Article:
TOPIC : Patient perspectives in medicines lifecycle
|Publication date:||21 December 2016|
|Types of action:||IMI2-RIA Research and Innovation action|
04 January 2017
2nd stage Deadline:
|28 March 2017 17:00:00
14 September 2017 17:00:00
|Time Zone : (Brussels time)|
Specific Challenge:There is a growing body of evidence showing that patient-stakeholder engagement at key decision points throughout the medicines life cycle (from discovery to outcomes monitoring) can drive better innovation and process efficiency and quality. Processes and outcomes become more relevant to individual patients, patient groups, healthcare consumers in general and society at large when they are based on a mutual understanding between patients, other healthcare stakeholders and manufacturers about their respective needs.
Many initiatives have been started that focus on bringing the patient closer to the centre of medicines development, authorization and reimbursement processes in the EU. Progress, however, remains too slow, mainly because of lack of harmonisation:
- There is no clear alignment among stakeholders on the nature and value of patient engagement at different points of the medicines lifecycle. This results in inconsistent engagement, often leading to the absence of under-representation of patient insights.
- There is a lack of broadly accepted tools, processes, guidance and capabilities amongst stakeholders, resulting in the use of anecdotal and/or fragmented information. Many patient groups lack internal resources (people, time, mobility, legal) and the general capability to engage with multiple and different types of stakeholders.
- Perceived or real differences amongst organisations’ conflicts of interest rules block progress.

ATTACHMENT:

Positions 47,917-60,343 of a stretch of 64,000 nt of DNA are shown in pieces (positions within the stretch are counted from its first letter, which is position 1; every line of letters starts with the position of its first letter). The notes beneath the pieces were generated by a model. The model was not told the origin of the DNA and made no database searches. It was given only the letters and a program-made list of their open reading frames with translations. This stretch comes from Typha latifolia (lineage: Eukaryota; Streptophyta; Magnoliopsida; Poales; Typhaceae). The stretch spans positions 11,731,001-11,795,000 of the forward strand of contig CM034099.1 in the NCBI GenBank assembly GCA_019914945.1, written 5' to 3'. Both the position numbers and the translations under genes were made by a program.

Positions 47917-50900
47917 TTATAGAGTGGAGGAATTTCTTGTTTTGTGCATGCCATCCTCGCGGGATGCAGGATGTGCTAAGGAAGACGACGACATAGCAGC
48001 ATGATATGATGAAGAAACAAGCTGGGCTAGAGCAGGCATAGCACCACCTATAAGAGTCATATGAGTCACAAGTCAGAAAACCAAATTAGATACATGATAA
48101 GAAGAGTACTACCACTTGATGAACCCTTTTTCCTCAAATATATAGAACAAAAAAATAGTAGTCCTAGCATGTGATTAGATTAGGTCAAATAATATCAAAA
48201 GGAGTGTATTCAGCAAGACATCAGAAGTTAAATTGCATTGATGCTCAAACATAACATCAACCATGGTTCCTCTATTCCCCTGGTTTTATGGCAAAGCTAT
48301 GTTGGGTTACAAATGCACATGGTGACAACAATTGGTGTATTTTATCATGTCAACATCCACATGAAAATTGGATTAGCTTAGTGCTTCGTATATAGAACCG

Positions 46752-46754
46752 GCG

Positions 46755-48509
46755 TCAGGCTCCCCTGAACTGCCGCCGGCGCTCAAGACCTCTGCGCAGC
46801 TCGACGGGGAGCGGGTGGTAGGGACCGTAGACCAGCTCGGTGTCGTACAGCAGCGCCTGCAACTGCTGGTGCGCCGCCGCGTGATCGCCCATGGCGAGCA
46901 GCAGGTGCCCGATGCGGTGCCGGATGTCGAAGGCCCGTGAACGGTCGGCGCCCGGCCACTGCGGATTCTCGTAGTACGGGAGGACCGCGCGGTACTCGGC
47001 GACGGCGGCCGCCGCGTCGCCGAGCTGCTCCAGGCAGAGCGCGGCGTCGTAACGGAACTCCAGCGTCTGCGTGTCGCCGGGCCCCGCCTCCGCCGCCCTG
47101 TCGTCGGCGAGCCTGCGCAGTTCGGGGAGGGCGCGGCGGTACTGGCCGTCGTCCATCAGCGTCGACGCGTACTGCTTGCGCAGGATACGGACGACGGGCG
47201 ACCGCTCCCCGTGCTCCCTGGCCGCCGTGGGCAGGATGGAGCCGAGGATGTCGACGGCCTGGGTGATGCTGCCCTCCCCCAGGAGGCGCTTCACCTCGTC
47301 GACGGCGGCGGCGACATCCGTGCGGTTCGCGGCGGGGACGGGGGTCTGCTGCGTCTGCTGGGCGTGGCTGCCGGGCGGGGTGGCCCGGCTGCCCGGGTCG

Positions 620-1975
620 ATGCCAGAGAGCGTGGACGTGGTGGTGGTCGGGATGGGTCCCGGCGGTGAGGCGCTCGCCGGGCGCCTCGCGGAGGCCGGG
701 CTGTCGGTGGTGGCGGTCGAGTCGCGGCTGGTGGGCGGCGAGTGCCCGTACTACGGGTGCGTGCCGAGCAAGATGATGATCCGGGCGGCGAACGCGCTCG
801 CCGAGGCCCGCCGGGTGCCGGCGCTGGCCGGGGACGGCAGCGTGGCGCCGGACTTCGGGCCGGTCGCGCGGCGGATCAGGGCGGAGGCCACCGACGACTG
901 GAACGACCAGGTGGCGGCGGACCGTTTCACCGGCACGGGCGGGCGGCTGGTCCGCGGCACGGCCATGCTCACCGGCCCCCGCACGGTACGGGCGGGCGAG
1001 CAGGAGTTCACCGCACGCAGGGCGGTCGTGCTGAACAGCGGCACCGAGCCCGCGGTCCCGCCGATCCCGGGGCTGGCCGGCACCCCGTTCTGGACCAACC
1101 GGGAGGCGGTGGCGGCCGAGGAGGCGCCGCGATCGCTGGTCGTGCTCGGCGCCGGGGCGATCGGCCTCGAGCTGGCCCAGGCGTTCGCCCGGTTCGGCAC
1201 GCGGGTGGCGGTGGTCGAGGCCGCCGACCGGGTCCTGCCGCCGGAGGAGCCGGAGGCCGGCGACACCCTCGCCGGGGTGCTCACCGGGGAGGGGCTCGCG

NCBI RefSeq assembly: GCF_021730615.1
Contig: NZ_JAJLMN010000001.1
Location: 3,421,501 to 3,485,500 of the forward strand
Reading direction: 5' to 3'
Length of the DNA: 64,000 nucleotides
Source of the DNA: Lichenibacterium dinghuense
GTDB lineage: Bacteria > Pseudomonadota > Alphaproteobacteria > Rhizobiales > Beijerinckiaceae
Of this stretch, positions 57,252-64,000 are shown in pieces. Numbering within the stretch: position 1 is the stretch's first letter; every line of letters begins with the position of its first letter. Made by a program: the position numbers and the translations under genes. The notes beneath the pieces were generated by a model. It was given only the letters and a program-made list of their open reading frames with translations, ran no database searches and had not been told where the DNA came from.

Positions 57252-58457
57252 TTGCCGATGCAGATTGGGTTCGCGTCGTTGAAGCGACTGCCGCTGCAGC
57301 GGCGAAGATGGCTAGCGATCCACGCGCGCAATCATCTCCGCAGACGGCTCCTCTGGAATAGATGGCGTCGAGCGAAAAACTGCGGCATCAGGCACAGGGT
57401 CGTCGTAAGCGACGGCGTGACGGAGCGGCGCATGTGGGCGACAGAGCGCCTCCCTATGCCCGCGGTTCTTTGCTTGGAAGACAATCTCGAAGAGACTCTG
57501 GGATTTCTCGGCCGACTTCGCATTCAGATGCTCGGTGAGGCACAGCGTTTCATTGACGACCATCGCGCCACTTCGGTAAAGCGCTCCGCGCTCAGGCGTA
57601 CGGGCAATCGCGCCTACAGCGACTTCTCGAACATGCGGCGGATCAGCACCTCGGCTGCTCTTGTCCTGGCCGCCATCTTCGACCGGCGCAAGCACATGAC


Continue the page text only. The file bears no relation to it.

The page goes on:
Therefore, there is the need to establish transparent and integrated standards that permit patient involvement during the medicines lifecycle (including associated products and services). The resolution of 4 specific issue groups is required to make progress: recognition of the validity and value of such engagement; metrics to demonstrate value; capability development; and rules of engagement.
Scope:In the context of this project, the scope of the term “patient” includes those people who have the medical issues or symptoms as well as those caring for or living with them.
This project represents an opportunity to enable patients to better provide their perspectives – in qualitative and quantitative terms – in the medicines pathways from discovery to outcomes monitoring and beyond. The input from those who are currently under-represented, or may not normally participate in critical decision-making is of particular interest, including patients not affiliated to patient groups, vulnerable populations such as minors or the elderly. In addition, it will provide a framework and guidance for all EU stakeholders about who and how to engage, when and what information is required, to ensure adequate input from patients and healthcare consumers.
The project will specifically aim at addressing several challenges that currently hinder productive patient-stakeholder engagement: